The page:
NEW DELHI: In a surprise move, the government on Tuesday decided to withdraw its review petition seeking clarity on the Supreme Court ruling which called for allocating all natural resources through auctions. The court had made this directive as part of its February 2 verdict, that cancelled 122 tainted telecom licences issued by former telecom minister A Raja in 2008. It is understood that since the government has sought clarity on similar issues through presidential reference, there was no point in pursuing a separate review petition.
Legal sources said that the government has once again bungled in its “directionless” legal strategy. They said, while a review petition is an adjudication, presidential reference is only an opinion.
The next hearing was listed for May 10 after the court issued notices seeking replies from the parties concerned — the NGO Centre for Public Interest Litigation and Janata Party president Subramanian Swamy.
In a letter to the registrar of the Supreme Court, the government through its counsel DS Mahra has sought the constitution of an appropriate bench at an appropriate date and time to avoid disruption of benches and any inconvenience to the judges. “In view of the fact that only limited notice has been issued, the petitioners (the government) do not want to press the review petition and will be praying for withdrawal of the review petition,” Mahra’s letter to the registrar stated.
The matter is before the bench of justices GS Singhvi and KS Radhakrishnan. With the withdrawal of the review petition, only the presidential reference made by the government under Article 143 of the Constitution remains before the court.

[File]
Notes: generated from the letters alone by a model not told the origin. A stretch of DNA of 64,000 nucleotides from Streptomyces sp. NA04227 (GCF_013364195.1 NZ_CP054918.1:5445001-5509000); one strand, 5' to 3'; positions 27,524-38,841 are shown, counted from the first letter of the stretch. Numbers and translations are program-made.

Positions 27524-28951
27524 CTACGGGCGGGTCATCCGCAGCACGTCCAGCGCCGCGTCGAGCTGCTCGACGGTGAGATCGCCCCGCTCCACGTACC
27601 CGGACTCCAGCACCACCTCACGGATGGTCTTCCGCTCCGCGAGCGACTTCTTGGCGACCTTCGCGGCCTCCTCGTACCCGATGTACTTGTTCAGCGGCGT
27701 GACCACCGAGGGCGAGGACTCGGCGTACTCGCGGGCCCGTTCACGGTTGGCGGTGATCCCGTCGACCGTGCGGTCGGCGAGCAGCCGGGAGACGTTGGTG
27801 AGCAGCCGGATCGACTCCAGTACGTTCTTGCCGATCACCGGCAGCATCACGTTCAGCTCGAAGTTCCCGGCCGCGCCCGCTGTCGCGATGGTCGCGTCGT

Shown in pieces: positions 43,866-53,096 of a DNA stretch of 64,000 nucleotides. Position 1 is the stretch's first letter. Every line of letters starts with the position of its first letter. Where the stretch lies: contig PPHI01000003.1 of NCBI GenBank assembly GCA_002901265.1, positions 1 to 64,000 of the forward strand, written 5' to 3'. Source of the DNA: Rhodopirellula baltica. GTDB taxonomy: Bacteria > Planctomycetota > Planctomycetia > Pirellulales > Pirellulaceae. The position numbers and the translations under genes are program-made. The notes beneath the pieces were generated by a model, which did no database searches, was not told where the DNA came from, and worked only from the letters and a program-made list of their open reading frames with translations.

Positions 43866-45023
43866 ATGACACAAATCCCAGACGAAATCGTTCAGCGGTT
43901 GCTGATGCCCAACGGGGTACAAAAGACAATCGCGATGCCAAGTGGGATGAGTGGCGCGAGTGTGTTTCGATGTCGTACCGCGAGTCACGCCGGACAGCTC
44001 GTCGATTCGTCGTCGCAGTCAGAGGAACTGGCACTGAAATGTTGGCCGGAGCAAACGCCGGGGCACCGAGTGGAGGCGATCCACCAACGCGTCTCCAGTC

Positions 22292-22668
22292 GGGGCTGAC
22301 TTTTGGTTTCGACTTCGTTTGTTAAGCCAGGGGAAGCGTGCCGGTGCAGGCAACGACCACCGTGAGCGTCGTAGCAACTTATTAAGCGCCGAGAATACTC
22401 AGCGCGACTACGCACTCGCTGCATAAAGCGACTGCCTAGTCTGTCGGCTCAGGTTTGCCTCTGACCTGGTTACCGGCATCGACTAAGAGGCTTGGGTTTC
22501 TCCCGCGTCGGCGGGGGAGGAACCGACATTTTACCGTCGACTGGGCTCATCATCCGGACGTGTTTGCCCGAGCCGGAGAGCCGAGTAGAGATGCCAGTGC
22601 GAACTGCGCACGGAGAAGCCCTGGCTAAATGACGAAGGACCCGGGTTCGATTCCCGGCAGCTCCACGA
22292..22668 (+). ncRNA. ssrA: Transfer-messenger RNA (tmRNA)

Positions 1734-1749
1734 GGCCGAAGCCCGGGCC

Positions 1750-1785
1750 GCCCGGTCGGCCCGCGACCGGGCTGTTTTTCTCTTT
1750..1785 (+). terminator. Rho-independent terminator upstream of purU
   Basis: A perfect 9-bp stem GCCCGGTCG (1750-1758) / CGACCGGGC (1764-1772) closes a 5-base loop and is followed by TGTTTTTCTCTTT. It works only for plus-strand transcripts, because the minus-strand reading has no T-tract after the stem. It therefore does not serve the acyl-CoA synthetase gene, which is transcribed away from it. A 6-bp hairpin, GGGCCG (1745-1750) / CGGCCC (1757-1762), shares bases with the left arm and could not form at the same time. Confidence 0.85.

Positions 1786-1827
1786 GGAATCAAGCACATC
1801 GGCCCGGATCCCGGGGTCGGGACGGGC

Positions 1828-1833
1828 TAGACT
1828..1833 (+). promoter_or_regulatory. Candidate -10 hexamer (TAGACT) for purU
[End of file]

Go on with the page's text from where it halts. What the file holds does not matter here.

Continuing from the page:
Through the reference, the government is seeking clarity from the court on seven counts, particularly on the legality of licences issued from 1994 till 2007, and whether incumbent operators should also be charged for spectrum held by them at the rate to be decided through the upcoming 2G auctions. It also wants to seek the SC’s stance on the legality of dual technology licences given by Raja to CDMA operators in 2007 to operate GSM services.
Though the government had not sought a review of the cancellation of licences, it had sought a limited review of the order through its petition filed on March 2, on the part mandating it to allocate all natural resources through auctions. This was seen by the government as a case of judicial overreach and against the tenets of separation of power between the legislature, executive and the judiciary. It had maintained that the court by asking the government how to allocate natural resources was usurping its powers to make policies.
The government’s view was that the court had failed to examine the vast range of options besides auction, which can be used to distribute natural resources, and had also failed to furnish reasons for arriving at these conclusions.
In its petition, the government had argued that the finding that a public auction is fair and transparent policy for allocation of natural resources “could not be arrived at without examining the vast range of methods other than public auction, whereby it can distribute natural resources” and no such examination was done on the issue.
According to the petition, the court failed to consider that grant of mining rights on first-cum-first-served basis has been in place since the enactment of Mines and Minerals (Development and Regulations) Act in 1957 and such Act doesn’t prescribe a policy of auction of mineral resources.